Kandinsky’s Color Theory in Architecture

As you consider a vibrant cladding product for your next building, be inspired by the master of color.

Luke Barley Luke Barley

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Wassily Kandinsky’s art explored the relationship between color and its viewers. He eschewed the grays, browns and blacks of Cubism, embracing color as the primary vehicle for expression. In doing so he completely separated painting from a need to depict a subject. The goal of Kandinsky’s art was to capture music in a plastic medium, to evoke the same feelings a piece of music could evoke through shades and hues.

Color Study: Squares with Concentric Circles by Wassily Kandinsky. Image via Wikipaintings

The theories he developed about color and meaning would prove influential in all creative fields, with the De Stijl movement expanding his philosophies and incorporating color into industrial design and architecture. Employing the color wheel, Kandinsky went through each hue, explaining the feelings it evoked, emotions it captured, and the sound it “made.”

Cycling through the colors of the rainbow, here is a sample of Kandinsky’s thoughts on color from his book “Concerning the Spiritual in Art,” paired with buildings from the Architizer database. If you are considering a vibrant cladding product for your next building, be inspired by the master of the whole spectrum:



YOUNG DISABLED MODULES by ///g.bang/// josé javier gallardo, Zaragoza, Spain

Red: alive, restless, confidently striving towards a goal, glowing, “manly maturity.” Translated into sound: “sound of a trumpet, strong and harsh,” Fanfare, Tuba, deep notes on the cello, clear violin.

Refurbishment and Extension of ArcelorMittal R&D Headquarters [insideOUT] by [baragaño], Avilés, Spain

Orange: a mixture of red and yellow, radiant, healthy, serious. Translated into sound: middle range church bell, an alto voice.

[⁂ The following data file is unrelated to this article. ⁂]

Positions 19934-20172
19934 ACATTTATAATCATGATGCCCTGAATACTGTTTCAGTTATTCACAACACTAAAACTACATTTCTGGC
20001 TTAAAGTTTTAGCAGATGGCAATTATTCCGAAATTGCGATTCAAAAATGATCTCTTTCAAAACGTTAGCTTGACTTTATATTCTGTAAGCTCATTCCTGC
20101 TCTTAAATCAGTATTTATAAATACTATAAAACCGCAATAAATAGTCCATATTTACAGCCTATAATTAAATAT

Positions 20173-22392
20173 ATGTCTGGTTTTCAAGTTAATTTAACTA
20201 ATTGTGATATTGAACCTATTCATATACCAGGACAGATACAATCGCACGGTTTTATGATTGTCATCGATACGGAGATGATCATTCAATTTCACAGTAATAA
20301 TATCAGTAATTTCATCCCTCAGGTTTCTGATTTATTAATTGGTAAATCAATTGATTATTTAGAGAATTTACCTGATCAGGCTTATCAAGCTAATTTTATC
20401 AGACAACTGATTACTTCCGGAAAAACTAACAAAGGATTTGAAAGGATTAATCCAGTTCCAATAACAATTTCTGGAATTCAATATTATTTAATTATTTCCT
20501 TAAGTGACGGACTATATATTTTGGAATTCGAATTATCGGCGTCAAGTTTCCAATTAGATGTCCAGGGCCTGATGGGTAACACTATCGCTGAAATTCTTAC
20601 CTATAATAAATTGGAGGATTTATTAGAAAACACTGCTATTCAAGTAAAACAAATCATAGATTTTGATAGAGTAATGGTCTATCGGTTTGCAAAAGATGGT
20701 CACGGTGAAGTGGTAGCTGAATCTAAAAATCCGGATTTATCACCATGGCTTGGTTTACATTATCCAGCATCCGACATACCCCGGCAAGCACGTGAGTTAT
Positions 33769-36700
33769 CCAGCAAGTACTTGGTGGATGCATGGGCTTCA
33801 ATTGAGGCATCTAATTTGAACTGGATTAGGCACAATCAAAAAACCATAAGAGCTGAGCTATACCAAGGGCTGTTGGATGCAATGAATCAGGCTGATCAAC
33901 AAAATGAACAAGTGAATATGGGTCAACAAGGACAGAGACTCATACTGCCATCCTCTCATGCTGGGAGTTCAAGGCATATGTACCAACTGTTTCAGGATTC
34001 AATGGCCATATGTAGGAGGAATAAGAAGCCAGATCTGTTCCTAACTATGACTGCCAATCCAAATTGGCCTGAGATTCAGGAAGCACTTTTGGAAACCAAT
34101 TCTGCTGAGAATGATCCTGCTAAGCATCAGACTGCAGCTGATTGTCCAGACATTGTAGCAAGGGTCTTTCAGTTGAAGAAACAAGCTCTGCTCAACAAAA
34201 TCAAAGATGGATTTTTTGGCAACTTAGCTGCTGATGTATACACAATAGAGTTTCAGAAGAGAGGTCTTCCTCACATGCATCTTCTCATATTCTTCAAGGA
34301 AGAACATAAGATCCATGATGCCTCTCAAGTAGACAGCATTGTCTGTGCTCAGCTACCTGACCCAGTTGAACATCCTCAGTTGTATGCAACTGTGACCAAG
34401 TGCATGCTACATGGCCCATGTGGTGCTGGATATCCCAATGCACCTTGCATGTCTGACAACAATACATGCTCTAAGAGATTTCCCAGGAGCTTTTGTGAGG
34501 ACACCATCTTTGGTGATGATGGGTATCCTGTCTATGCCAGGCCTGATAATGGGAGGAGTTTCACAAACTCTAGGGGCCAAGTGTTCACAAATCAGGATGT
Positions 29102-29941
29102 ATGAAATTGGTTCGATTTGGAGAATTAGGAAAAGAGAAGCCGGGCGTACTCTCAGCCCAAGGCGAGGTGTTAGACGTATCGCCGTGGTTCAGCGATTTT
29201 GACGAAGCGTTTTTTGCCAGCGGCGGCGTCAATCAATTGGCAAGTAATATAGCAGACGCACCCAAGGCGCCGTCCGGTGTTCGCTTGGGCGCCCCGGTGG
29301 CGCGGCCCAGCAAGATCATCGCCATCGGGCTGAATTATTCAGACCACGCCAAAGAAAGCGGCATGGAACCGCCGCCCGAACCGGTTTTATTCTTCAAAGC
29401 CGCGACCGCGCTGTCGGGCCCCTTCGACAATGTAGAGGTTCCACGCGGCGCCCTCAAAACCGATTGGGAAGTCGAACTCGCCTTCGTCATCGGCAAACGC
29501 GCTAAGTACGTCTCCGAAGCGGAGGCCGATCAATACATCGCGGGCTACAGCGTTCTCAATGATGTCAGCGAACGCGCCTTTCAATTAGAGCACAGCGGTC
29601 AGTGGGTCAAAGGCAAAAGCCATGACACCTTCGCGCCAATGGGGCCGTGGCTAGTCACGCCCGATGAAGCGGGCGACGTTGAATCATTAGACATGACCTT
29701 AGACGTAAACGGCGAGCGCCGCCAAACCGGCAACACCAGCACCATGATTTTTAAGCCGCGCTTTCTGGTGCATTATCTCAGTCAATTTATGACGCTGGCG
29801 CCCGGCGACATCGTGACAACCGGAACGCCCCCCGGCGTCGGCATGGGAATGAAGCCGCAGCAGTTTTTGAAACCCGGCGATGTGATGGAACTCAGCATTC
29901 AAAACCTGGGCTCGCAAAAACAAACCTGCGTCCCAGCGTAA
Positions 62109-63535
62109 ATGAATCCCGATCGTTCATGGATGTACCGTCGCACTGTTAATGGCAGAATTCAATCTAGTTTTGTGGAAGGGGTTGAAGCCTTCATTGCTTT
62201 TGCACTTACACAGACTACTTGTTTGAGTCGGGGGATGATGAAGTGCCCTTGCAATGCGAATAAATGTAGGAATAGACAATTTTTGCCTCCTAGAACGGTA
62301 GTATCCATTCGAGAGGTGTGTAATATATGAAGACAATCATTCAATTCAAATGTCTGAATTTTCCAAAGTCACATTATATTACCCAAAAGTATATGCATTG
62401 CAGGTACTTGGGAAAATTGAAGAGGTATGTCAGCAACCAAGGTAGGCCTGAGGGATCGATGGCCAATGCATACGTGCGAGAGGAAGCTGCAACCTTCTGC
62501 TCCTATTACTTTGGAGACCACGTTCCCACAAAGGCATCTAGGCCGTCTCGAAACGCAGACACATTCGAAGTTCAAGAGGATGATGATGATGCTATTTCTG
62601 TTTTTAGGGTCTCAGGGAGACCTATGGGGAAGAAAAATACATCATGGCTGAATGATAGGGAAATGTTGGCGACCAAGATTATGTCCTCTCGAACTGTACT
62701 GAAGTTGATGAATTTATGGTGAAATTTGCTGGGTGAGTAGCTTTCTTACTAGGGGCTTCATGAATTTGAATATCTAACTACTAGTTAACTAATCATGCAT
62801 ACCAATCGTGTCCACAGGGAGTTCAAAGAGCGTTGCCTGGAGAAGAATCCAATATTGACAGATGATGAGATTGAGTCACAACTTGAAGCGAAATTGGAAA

© Rojkind Arquitectos

© Rojkind Arquitectos

Falcon Headquarters by Rojkind Arquitectos, San Angel, Mexico

Cladding by Panelite

Yellow: “warm, cheeky, and exciting, disturbing for people, typical earthly color… representing madness in color, an attack of rage, blind madness, maniacal rage.” Translated into sound: loud sharp trumpets and high fanfares.

123 social green housing in Madrid by SOMOS.arquitectos, Madrid

Green: stillness and peace, but with a hidden, passive strength. “Green is like a fat, very healthy cow lying still and unmoving, only capable of chewing the cud, regarding the world with stupid dull eyes.” Translated into sound: quiet drawn out middle position violin.



Didden Village by MVRDV, Rotterdam, Netherlands

Exterior finish: Kunststof Coatings Nederland

Blue: deep, inner, supernatural, peaceful. “Sinking towards black, it has the overtone of a mourning that is not human … typical heavenly color.” Translated into sound: the flute, cello, and organ.

Avant Chelsea by 1100 Architect, New York City

Unfortunately Kandinsky didn’t distinguish between blue and indigo. Apparently they were the same to him.

© IROJE KHM Architects

© IROJE KHM Architects

Purple Hill House by IROJE KHM Architects, Gyeounggi-do, Korea

Violet: a mixture of red and blue, “morbid, extinguished … sad.” Translated into sound: the english horn and bassoon.

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